Sex offender recidivism

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Research summary
Vol. 9 No. 4
July 2004

Question

How often do sexual offenders re-offend sexually?

Background

Of all criminal offenders, sexual offenders create the most public concern and attract the most media attention. Consequently, extraordinary measures are often taken to monitor sexual offenders released to the community (special police and probation supervision, community notification, sex offender registries). Knowing how often various types of sexual offenders re-offend would be useful for setting policy to effectively manage sexual offenders.

Method

The present sample (N = 4,724) combines 10 sub-samples ranging in size from 191 offenders to 1,138 offenders. These samples were drawn from jurisdictions in Canada, the United States, England and Wales. The offenders in these samples were followed, post-release, for an average of seven years – some as long as 32 years. Half of these samples used sexual reconviction as the recidivism criteria while the other half used a new charge for a sexual offence. These samples contained a wide variation in offenders, those with a previous sexual offence on their record and those without, incest offenders, "boy victim" and "girl victim" child molesters, rapists, older offenders, younger offenders, and those who have been offence-free in the community for an extended period.

Answer

When the whole sample was examined, it was found that within the first five years of release, 14% had a new charge or conviction for a sexual offence. This percentage represents an overall average for a mixed group of sexual offenders. In the following five years (between years 5 and 10) an additional six percent (6%) of sexual offenders failed and in the five years following that (between years 10 and 15) an additional four percent (4%) failed. Between years 15 and 20, post-release, an additional three percent (3%) had a new charge or conviction for a sexual offence. After twenty years, 73% of sexual offenders had not been charged with, or convicted of, another sexual offence in the community.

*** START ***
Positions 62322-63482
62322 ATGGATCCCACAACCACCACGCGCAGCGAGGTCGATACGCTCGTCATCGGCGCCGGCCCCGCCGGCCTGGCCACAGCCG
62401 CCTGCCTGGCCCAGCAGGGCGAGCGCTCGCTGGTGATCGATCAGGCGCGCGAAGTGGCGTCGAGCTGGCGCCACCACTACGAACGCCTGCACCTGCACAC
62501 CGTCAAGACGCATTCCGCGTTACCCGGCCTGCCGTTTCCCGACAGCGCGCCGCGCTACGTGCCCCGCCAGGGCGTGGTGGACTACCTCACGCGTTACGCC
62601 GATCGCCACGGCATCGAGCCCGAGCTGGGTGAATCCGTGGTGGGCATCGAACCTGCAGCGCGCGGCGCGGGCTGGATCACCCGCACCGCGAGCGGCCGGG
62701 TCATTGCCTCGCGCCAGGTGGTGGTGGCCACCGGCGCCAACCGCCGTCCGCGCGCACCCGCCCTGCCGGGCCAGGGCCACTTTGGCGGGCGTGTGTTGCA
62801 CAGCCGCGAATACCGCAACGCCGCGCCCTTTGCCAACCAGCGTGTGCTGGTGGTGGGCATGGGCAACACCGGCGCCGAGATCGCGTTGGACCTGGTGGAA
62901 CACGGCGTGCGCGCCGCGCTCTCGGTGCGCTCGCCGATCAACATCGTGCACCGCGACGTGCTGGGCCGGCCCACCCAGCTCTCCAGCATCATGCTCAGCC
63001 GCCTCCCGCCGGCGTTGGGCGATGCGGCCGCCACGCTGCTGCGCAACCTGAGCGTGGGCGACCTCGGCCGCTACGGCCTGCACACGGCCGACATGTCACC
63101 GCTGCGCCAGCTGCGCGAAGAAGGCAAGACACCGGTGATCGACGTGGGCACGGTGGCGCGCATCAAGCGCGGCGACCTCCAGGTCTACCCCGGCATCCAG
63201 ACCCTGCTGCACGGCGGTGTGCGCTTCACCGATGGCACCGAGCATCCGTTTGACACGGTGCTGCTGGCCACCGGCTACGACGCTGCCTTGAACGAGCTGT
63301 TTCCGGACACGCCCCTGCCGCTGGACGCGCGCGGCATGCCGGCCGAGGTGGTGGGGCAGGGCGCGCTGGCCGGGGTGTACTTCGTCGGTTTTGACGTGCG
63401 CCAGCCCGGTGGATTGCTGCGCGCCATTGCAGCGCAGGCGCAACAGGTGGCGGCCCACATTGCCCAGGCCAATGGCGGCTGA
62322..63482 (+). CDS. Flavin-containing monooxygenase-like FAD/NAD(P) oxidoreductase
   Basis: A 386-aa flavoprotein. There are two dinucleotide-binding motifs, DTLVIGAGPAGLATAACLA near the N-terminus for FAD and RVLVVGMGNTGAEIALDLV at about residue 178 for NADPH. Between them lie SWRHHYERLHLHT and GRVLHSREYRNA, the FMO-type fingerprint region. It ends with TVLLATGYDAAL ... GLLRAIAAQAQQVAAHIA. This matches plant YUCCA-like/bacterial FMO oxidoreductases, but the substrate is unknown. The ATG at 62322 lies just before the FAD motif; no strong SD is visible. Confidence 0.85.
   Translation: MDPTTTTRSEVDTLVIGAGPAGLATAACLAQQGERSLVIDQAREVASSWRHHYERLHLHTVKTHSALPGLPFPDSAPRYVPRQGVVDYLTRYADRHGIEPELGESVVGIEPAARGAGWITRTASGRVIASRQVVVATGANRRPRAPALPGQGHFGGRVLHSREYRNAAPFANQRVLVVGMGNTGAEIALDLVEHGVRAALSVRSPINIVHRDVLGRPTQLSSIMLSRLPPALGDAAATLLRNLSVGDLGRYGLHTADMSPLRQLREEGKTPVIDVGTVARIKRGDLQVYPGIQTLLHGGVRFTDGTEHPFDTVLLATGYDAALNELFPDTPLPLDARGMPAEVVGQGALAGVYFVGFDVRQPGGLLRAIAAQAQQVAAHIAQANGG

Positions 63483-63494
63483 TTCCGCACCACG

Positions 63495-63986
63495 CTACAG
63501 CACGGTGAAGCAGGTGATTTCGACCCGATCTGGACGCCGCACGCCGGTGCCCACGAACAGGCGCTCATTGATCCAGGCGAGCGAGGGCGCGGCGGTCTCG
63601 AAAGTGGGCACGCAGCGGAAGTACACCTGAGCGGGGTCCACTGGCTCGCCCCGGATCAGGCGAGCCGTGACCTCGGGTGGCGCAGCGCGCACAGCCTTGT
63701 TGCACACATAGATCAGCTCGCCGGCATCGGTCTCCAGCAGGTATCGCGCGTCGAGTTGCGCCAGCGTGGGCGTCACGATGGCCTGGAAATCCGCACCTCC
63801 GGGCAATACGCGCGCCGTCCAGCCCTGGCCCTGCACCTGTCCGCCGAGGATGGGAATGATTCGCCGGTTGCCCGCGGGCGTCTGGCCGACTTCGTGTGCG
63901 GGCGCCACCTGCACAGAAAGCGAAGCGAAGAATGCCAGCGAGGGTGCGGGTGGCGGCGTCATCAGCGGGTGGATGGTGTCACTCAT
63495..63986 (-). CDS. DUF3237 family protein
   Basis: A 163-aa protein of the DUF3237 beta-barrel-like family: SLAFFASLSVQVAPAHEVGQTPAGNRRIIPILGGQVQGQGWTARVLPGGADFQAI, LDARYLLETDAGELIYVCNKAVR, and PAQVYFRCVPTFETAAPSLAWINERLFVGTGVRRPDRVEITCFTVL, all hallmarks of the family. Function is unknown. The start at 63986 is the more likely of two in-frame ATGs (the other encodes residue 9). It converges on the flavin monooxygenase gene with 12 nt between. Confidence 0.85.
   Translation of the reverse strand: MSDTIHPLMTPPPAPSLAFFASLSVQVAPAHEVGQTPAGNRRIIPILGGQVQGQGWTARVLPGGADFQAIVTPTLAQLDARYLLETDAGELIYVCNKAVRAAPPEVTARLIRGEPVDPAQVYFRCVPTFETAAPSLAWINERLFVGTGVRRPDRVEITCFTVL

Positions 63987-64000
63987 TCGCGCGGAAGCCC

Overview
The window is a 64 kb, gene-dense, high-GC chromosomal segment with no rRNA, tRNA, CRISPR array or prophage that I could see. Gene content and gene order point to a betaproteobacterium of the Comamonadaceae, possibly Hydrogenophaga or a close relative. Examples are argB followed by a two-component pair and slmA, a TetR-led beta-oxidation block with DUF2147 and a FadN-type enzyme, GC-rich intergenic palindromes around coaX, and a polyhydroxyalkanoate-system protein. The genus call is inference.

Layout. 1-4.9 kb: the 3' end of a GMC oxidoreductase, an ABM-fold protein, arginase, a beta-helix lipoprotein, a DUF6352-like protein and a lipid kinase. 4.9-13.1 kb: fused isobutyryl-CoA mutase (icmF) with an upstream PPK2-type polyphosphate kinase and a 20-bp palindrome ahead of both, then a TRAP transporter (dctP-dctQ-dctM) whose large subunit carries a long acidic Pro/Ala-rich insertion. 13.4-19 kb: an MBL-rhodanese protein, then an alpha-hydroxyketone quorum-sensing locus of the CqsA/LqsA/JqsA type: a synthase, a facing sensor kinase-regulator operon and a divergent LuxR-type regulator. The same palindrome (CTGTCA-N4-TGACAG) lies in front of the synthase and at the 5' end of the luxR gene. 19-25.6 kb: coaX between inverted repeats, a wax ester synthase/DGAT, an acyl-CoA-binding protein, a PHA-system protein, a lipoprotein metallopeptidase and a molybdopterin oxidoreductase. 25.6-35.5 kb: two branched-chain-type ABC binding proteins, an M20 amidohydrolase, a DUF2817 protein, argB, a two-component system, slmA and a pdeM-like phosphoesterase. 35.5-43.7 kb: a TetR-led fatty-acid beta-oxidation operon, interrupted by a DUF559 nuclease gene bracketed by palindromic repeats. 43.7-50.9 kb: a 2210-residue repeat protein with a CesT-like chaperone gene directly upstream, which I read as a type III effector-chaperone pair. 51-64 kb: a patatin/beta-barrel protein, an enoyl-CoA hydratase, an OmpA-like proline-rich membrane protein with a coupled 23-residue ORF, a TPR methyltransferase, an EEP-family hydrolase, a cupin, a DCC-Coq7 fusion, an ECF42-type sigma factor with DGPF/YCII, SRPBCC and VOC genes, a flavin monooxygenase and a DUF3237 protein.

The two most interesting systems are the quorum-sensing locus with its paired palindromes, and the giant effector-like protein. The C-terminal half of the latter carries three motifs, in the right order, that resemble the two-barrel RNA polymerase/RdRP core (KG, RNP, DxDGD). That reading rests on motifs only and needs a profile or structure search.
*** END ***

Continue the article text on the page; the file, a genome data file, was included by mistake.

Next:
In a sub-analysis, offenders were divided into those with a previous sexual offence on their record and those without a previous sexual offence. It was found that offenders who had no previous sexual offence (first time sexual offenders) were significantly less likely to sexually re-offend than those with a previous offence. Offenders with no previous sexual offences recidivated at about half the rate of repeat sexual offenders (19% vs. 37% after 15 years). Additional analyses indicated that "boy victim" child molesters sexually re-offended at a higher rate than rapists who, in turn, recidivated more often than "girl victim" child molesters or incest offenders. It was also found that offenders over the age of 50 re-offended less often than younger offenders. As well, the longer an offender remained offence-free in the community, the less likely they were to re-offend.

Policy implications

  1. The level of sexual recidivism in sexual offenders is lower than is commonly believed.
  2. Policies based on the assumption that all sexual offenders re-offend at a high rate or that all sexual offenders pose the same recidivism risk may lead to over-supervising lower risk offenders.
  3. Actuarial assessment tools can assist in differentiating high-risk offenders from lower risk offenders.

Source

For further information

R. Karl Hanson, Ph.D.
Corrections Research
Public Safety Canada
340 Laurier Avenue West
Ottawa, Ontario
K1A 0P8
Tel: 613-991-2840
Fax: 613-990-8295
E-mail: Karl.Hanson@ps-sp.gc.ca

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